Policies should pay out the costs associated with damage to natural resources, including land, flora and fauna, air, and water

4. Emergency costs

ELI should also cover “reasonable and necessary” clean-up costs incurred by the business in an emergency, where a delay in response would exacerbate the damage caused or increase the costs of responding to a future claim. According to NSW EPA, this feature allows for rapid mitigation of losses and damage with the confidence of reimbursement for the related costs.

What are the common types of pollution risks Australian businesses are exposed to?

In its environmental insurance guide for local government authorities (LGAs), Aon listed some common exposures facing Australian businesses that may result in pollution or environmental contamination. These are:

1. Chemical and fuel storage

Storage of chemicals or fuel in aboveground or underground storage tanks poses an environmental risk because these may lead to leakage, overfilling, or other defects.

The insurance giant noted how storage tank integrity decreases with age, increasing the likelihood of a pollution incident. It advised businesses purchasing new sites to carefully inspect where chemicals and fuel are stored as they can be held liable for pollution caused by a storage tank that has been abandoned by its former site owner.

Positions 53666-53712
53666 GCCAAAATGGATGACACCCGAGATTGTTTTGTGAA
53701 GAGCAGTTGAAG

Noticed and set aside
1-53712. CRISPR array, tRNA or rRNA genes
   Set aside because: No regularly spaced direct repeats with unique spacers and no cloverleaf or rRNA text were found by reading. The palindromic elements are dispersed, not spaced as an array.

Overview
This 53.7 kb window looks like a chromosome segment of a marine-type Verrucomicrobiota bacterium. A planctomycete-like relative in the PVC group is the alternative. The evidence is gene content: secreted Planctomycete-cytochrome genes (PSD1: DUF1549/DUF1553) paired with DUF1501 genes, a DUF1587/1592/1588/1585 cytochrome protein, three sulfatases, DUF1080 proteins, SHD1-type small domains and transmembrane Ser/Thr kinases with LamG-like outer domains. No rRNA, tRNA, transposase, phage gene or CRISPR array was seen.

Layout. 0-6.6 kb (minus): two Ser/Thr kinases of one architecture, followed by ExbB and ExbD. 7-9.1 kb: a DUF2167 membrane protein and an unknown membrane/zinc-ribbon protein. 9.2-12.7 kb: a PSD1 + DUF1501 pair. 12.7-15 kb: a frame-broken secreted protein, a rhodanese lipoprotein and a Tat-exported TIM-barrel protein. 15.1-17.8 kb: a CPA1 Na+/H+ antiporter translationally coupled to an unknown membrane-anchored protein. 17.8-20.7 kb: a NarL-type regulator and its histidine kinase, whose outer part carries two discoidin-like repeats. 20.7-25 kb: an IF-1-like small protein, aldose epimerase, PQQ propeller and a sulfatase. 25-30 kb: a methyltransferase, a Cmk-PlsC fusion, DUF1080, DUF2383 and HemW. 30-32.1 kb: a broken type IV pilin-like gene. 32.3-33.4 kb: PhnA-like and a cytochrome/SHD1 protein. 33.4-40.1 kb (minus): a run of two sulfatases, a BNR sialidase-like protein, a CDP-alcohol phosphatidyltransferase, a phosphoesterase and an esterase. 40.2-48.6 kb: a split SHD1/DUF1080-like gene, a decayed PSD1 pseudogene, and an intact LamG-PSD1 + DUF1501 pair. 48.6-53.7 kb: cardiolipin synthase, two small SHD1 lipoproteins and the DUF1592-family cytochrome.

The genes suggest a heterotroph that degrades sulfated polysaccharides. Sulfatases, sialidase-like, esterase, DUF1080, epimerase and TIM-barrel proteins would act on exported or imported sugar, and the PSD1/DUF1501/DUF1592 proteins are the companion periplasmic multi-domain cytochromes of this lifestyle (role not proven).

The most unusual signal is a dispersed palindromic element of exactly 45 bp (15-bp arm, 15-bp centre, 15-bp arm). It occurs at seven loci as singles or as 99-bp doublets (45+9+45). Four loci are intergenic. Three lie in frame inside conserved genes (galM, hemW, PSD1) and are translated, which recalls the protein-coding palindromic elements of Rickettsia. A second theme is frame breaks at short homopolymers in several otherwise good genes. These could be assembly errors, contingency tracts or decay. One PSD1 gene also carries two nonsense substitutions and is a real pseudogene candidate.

2. Asbestos

Asbestos products have been commonly used in commercial and industrial settings for fireproofing, soundproofing, and insulation between the mid-1940s and the late 1980s, when Australia began phasing out its adoption. As of December 2013, the use of all forms asbestos is prohibited in the country.

However, exposure to the substance continues to be an issue, especially during renovation and refurbishment projects. Asbestos is linked to a range of health conditions, including pleural plaques, asbestosis, lung cancer, and mesothelioma, and can cause soil and groundwater contamination.

3. Waste collection and disposal

Waste collection and disposal contractors are exposed to an assortment of risks, including:

  • Asbestos contained in demolition waste
  • Hydrocarbon pollution at vehicle depots
  • Spillage or release of hazardous wastes during transportation, loading and unloading
  • Failure of wastewater treatment systems
  • Odour and air emissions from transfer stations, materials recovery facilities, and grease trap plants

In addition, facility owners face environmental risks when waste is disposed of in landfills.